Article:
Monthly Archives: August 2011

Another Bennetch in the media

Miss Emmalee is a cover girl on a local paper this week.

So far I’ve gotten compliments both on the cute kid and on the tasty-looking carrot. (note: both of which I grew!)

What he said:

My friends, love is better than anger. Hope is better than fear. Optimism is better than despair. So let us be loving, hopeful and optimistic. And we’ll change the world.

Jack Layton, July 18, 1950 – August 22, 2011

 

Sad today, because Canada lost one of its best politicans — and someone who I would have loved to have voted for.

Go read his last letter to Canadians, and you’ll see why.

grrrl meets UK Christian radio program programme

The interview is online now at the Unbelievable? website.  Here’s the program’s description:

This week on Unbelievable : “Losing my religion – dialogue with an ex-Christian”

Rebekah Bennetch lives in Saskatoon, Canada. She grew up in a Christian family. Her dad is a pastor, and other family members are involved in Christian ministries. She professed faith from a young age, went to Bible college, atteneded church and went on mission trips. But in 2007 she “came out” as an atheist and now describes herself as the “black sheep” of her family. Sheridan Voysey is a writer, speaker and broadcaster on contemporary spirituality. For many years he presented “Open House”, a nationally-syndicated Australian radio show on life, faith and culture. He now resides in the UK. They discuss what led Rebekah to abandon her faith, how Christians can best treat their “apostate” friends and family, and what lessons can be learnt for fruitful dialogue between believers and atheists.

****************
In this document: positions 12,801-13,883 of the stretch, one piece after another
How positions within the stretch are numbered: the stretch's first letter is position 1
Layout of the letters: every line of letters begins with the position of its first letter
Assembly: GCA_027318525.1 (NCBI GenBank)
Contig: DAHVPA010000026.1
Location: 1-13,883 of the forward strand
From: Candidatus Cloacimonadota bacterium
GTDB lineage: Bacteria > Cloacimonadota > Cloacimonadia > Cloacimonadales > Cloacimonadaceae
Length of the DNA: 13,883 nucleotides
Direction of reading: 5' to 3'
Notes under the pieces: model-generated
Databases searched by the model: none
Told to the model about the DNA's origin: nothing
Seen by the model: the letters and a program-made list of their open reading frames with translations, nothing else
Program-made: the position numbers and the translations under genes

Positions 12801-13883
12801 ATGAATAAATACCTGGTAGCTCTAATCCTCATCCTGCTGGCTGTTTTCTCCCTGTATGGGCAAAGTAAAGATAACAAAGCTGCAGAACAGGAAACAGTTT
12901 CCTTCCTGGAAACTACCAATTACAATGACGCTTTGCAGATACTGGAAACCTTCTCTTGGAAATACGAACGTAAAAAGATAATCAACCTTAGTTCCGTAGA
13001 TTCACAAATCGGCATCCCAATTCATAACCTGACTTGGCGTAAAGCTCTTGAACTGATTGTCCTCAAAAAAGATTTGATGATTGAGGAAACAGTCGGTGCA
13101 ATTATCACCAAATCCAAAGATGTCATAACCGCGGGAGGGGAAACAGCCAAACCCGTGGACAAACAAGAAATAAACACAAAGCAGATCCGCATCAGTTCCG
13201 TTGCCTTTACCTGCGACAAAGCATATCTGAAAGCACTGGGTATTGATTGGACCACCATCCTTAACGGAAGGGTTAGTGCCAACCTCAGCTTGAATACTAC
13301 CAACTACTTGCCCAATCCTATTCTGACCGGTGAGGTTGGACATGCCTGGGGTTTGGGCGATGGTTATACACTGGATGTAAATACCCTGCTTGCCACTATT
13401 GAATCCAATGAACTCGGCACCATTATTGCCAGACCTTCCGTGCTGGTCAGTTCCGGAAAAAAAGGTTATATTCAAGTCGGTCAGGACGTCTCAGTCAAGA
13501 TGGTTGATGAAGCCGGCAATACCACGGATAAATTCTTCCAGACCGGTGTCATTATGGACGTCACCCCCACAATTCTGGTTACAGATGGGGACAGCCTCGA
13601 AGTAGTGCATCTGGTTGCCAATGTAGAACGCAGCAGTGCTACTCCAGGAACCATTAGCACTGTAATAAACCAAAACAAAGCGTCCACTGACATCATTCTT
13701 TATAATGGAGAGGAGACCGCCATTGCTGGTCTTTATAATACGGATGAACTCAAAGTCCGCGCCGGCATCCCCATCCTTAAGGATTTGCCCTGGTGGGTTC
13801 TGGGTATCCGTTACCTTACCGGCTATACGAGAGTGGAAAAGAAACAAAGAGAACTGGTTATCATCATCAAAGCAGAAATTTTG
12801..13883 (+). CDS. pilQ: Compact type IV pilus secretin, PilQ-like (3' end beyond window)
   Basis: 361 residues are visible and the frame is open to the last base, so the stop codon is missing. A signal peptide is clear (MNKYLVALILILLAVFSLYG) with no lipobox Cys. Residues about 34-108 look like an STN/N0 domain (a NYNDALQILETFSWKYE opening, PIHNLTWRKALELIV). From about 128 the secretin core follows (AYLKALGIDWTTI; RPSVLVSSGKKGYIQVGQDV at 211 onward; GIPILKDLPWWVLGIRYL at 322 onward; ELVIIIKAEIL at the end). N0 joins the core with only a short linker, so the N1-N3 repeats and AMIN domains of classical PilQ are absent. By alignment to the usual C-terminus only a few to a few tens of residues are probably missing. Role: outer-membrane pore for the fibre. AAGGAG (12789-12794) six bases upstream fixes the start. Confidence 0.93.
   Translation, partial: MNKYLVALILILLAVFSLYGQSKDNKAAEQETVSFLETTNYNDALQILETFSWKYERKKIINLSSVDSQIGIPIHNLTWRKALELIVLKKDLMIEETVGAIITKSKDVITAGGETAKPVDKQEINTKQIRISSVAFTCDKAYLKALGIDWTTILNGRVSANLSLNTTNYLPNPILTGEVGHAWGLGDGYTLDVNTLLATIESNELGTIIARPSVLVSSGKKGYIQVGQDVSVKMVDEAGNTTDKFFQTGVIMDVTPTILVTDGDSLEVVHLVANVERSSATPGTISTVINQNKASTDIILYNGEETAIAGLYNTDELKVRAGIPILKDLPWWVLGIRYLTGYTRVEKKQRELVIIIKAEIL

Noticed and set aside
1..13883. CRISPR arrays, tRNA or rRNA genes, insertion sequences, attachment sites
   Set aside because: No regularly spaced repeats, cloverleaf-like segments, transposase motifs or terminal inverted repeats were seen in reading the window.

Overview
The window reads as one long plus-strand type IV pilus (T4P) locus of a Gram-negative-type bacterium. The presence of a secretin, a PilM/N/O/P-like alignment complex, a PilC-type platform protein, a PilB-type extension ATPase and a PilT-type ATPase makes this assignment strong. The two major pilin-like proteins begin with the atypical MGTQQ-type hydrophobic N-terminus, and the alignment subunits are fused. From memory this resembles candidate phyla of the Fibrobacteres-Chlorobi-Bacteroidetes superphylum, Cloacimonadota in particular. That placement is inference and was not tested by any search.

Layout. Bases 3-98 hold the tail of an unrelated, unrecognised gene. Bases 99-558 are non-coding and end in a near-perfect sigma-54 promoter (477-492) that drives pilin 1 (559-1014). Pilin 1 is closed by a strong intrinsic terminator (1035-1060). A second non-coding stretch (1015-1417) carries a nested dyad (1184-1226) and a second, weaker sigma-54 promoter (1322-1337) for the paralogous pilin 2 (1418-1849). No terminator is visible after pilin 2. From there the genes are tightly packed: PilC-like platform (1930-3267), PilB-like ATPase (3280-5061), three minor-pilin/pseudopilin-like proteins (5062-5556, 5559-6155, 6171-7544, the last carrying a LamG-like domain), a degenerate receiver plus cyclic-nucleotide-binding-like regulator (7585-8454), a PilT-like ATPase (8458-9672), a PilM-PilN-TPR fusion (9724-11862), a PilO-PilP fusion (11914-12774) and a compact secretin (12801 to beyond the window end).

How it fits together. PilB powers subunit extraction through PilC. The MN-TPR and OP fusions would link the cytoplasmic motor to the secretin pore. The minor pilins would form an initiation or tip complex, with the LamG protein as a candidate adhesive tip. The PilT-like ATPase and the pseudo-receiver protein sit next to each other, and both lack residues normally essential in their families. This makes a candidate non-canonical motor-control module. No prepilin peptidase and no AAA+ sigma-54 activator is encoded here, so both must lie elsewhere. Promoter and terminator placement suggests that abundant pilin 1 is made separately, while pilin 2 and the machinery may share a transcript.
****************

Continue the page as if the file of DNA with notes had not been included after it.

Here’s the link for the interview — it’s a little over an hour long.  Right now I’m buried in end-of-term marking of student reports and finals, but later this week I’m planning to reflect on the exchange I had with Justin and Sheridan. In the meantime, check out the interview, and make sure to read the latest comments on the blog here (and here, and here), by my old youth group pal Alison — she’s always good for a laugh, and for a reminder of why I rejected the faith system she represents.

Hi there.

If you’re visiting here after listening to this week’s Unbelievable? broadcast, welcome across the pond!

This weekend I’m off camping with a bunch of families with the Saskatoon Secular Family Network, so I won’t be around until late Sunday night.  Feel free to check out the entries I’ve had about my interview experience, and leave some feedback.  If you don’t see your comment posted right away, it’s probably because I’m off in the woods, and haven’t gotten your comment out of moderation.